Despite the massive lack of information – and a great deal of misinformation – about the Boston Marathon bombings (over a dozen updates at that link), baseless accusations have been made by media talking heads about the people or group behind the attack.
Meanwhile, President Barack Obama has said that the individuals or entity behind the bombings “will feel the full weight of justice.”
Obama promised to put the full resources of the federal government behind the investigation of the bombings, adding that he had spoken to congressional leaders and said that “all were united in dealing with the tragedy,” according to the Los Angeles Times. It is unclear what that really means at this point.
While Obama mentioned that the bombings were still being investigated and thus people shouldn’t be jumping to conclusions before the facts are learned, some in the media have not followed that advice.
CNN national security analyst Peter Bergen has already said that it could either be the work of al Qaeda terrorists or “right-wing extremists.”
According to Bergen, if the bomb was a “hydrogen peroxide device” it would mean al Qaeda was behind it. If any other explosive was used, it may mean “right-wing extremists” were involved.
However, Bergen said, “So, if it is a device of some kind, you know, we shouldn’t leap to conclusion about where it’s coming from.”
Bergen still noted that a hydrogen peroxide bomb was more likely, thus hinting that he believes it wasn’t actually “right-wing extremists.” Regardless, the first thing Bergen noted was that it reminded him of the Oklahoma City bombing.
Saudi Arabian suspect?
The New York Post also reported hours ago that unnamed authorities confirmed that a Saudi Arabian national is being held as a suspect.
While the Post reported that a “Saudi national who suffered shrapnel wounds in today’s blast” was identified by police as “a suspect in the Boston Marathon bombing” in their earlier coverage, Talking Points Memo reported contradictory information.
“At this time, we haven’t been notified of any arrests or anyone apprehended,” a spokesperson for the Boston Police Department said, according to Talking Points Memo.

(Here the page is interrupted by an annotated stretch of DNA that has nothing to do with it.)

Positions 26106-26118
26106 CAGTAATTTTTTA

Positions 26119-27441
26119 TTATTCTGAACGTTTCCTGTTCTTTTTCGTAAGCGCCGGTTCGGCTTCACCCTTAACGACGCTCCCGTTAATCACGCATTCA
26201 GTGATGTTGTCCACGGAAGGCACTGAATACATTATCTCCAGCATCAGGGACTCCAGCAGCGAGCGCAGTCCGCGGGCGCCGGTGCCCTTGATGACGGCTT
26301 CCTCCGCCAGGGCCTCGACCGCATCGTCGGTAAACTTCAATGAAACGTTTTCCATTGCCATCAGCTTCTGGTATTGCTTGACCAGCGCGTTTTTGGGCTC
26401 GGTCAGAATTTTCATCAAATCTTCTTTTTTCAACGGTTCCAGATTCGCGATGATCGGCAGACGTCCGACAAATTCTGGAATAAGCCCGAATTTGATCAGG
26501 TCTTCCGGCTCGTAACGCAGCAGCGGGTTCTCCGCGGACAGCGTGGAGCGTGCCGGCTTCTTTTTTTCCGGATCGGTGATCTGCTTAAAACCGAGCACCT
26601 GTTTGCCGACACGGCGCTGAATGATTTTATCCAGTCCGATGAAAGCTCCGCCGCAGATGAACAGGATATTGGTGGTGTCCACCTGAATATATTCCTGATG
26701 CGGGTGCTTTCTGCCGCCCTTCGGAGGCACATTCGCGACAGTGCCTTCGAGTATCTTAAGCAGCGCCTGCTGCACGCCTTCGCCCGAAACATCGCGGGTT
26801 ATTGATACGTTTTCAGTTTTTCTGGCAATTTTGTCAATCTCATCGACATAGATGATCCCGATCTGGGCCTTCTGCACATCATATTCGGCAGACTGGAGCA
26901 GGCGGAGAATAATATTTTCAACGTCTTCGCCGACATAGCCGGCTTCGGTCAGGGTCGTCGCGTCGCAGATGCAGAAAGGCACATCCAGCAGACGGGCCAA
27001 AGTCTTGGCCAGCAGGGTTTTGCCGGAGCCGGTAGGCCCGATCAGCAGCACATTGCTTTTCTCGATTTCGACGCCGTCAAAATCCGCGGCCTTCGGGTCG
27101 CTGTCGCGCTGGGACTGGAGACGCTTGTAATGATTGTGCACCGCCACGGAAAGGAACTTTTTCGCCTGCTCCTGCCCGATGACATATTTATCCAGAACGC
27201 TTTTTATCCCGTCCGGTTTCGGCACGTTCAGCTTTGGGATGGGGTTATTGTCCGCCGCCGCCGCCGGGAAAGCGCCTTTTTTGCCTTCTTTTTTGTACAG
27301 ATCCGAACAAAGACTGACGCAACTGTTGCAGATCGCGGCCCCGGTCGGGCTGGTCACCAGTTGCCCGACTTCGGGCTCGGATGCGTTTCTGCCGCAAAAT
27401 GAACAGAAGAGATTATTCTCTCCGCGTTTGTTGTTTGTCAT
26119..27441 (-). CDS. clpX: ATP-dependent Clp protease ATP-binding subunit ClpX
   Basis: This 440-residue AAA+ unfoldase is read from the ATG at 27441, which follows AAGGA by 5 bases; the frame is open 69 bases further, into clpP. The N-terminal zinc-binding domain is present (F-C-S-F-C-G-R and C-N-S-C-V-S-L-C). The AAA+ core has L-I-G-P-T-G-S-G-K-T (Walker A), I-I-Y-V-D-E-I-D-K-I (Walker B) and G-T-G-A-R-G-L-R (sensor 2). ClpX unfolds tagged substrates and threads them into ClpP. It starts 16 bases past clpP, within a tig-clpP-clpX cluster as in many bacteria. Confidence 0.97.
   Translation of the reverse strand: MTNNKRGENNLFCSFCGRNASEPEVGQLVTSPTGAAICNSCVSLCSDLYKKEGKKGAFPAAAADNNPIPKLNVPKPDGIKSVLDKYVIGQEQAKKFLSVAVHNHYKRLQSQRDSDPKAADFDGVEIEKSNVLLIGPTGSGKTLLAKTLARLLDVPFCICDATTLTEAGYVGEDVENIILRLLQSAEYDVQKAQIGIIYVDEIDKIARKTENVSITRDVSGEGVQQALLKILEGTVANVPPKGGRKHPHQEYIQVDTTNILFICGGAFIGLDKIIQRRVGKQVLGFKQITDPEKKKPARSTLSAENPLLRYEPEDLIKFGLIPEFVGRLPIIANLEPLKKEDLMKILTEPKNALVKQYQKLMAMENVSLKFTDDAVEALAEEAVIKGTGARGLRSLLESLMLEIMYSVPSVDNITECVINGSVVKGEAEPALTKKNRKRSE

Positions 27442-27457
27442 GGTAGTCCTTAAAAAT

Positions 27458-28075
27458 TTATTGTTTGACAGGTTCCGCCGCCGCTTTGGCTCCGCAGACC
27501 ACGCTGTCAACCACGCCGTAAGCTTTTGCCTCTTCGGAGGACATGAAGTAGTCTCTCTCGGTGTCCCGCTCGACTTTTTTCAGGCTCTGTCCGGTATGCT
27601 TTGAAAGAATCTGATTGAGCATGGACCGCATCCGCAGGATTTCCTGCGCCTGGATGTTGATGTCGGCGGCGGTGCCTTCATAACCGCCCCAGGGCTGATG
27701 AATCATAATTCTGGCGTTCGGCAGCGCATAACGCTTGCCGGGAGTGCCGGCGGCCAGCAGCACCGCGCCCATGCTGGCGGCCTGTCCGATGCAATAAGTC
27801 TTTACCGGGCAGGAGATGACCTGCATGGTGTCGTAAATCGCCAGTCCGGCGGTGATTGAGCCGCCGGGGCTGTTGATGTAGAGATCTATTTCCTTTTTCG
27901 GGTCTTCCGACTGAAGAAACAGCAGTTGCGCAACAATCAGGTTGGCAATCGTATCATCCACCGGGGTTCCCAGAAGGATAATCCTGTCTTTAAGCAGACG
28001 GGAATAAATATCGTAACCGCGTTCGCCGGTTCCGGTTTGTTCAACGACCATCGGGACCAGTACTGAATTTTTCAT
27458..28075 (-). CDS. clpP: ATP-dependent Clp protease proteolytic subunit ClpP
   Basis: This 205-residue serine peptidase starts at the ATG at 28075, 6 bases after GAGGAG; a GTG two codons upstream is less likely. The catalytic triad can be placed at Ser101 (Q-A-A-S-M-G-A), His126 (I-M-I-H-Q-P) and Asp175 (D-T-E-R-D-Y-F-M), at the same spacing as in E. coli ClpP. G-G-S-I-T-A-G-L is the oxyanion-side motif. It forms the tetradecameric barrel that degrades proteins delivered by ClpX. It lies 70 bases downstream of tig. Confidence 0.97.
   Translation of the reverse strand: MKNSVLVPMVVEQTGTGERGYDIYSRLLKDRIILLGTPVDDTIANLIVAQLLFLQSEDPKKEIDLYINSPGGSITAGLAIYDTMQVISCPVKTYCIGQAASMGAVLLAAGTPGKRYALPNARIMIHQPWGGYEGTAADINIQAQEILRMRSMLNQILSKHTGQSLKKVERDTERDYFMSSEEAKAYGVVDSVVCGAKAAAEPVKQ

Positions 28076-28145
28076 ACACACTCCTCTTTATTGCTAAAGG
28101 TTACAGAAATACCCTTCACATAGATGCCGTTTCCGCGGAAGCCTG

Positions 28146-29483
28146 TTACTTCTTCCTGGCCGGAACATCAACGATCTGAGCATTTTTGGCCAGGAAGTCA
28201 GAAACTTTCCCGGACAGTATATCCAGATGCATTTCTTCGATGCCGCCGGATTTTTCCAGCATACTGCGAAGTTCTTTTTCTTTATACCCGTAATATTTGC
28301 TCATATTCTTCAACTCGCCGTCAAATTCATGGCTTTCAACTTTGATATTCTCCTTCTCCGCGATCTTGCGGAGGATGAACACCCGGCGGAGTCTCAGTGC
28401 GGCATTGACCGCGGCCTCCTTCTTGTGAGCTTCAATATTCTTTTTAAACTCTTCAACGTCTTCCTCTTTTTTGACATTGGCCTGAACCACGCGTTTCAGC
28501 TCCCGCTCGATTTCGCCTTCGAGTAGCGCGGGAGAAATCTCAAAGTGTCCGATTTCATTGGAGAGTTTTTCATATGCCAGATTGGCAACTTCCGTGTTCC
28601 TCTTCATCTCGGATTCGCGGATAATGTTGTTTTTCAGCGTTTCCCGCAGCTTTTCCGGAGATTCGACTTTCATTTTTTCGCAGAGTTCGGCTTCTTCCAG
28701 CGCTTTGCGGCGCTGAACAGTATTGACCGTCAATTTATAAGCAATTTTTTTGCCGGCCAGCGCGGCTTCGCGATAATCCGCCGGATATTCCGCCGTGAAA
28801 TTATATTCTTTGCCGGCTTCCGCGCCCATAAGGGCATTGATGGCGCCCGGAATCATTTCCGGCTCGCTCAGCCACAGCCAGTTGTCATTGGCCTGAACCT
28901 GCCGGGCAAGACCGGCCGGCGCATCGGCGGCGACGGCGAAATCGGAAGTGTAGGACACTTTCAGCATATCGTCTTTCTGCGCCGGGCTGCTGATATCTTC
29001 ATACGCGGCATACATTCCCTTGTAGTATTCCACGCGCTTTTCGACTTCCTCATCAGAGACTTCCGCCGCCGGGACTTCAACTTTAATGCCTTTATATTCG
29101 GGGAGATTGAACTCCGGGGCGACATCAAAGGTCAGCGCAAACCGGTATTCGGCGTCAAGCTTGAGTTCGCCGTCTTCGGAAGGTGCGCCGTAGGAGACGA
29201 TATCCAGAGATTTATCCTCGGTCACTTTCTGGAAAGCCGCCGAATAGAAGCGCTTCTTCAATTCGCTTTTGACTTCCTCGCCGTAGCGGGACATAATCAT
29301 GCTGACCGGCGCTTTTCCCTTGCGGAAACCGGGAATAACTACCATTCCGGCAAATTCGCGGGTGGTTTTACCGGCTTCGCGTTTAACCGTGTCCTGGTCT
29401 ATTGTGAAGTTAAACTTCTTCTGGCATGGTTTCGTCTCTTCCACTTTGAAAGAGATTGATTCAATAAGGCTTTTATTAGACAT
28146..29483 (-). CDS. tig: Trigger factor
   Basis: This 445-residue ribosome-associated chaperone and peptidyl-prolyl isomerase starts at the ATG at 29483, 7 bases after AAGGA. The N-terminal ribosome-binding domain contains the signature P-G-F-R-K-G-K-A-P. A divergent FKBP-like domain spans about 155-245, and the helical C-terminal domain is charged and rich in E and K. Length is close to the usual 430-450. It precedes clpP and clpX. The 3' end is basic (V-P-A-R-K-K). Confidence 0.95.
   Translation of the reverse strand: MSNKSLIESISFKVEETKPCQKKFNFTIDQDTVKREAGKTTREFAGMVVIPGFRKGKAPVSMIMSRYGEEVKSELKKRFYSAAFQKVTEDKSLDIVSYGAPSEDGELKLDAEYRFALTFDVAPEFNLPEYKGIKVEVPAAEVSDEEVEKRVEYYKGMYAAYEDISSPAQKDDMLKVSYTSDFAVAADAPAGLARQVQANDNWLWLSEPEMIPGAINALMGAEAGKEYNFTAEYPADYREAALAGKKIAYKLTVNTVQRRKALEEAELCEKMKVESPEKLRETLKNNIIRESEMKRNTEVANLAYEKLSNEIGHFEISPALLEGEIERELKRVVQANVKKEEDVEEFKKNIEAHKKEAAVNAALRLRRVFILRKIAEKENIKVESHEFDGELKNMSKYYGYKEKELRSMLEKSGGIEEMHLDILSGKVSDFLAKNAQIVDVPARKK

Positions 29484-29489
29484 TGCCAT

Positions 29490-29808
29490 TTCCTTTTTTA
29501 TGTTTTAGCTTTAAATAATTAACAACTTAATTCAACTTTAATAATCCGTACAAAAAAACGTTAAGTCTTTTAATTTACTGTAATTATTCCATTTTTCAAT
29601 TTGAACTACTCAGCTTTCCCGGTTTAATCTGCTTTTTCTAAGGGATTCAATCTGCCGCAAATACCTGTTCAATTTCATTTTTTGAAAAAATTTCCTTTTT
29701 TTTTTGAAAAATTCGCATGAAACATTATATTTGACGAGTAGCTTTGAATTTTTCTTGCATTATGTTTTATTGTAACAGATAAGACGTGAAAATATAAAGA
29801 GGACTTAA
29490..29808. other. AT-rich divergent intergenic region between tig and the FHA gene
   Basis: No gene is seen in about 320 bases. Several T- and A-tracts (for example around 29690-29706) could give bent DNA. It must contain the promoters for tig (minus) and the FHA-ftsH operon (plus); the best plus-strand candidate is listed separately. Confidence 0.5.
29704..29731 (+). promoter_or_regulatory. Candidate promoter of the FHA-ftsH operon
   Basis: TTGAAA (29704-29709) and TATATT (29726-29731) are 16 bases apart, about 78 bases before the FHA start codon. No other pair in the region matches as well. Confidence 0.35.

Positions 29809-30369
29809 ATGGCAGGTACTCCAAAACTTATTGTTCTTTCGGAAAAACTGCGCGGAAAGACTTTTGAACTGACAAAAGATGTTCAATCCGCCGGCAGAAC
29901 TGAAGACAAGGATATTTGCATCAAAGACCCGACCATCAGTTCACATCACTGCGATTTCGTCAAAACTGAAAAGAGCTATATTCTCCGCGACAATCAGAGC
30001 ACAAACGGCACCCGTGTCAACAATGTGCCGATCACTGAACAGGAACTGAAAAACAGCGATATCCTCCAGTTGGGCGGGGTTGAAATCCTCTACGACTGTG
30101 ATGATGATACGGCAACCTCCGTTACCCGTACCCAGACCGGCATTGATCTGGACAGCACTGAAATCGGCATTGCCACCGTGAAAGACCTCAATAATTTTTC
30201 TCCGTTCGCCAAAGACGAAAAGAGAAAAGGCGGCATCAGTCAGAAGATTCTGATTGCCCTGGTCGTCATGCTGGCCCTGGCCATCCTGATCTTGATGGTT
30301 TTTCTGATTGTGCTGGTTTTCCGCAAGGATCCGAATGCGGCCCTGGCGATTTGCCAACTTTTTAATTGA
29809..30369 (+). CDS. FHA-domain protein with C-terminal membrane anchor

“Honestly, I don’t know where they’re getting their information from, but it didn’t come from us,” said the spokesperson.
NBC News also reported that a “possible suspect” was being guarded at a Boston hospital but a police department spokesperson again said that they had “no confirmation” of a possible suspect in custody.
“They didn’t obtain that information from us,” the spokesperson said, referring to the NBC report.
Later, at a press conference, Boston police commissioner Edward Davis reiterated that reports of a suspect in a hospital under police guard were “not true.”
“Those reports are not true, there is no suspect in custody,” Davis said, according to Talking Points Memo.
As of 6:05 PM EDT, the FBI’s national press office wouldn’t tell TPM if a suspect or person of interest had been identified.
Act of terrorism
Less than an hour ago, a White House official confirmed that the incident was “clearly” an act of terrorism.
“Any event with multiple explosive devices – as this appears to be – is clearly an act of terror, and will be approached as an act of terror,” the official said, according to Reuters.
“However, we don’t yet know who carried out this attack, and a thorough investigation will have to determine whether it was planned and carried out by a terrorist group, foreign or domestic,” the official added.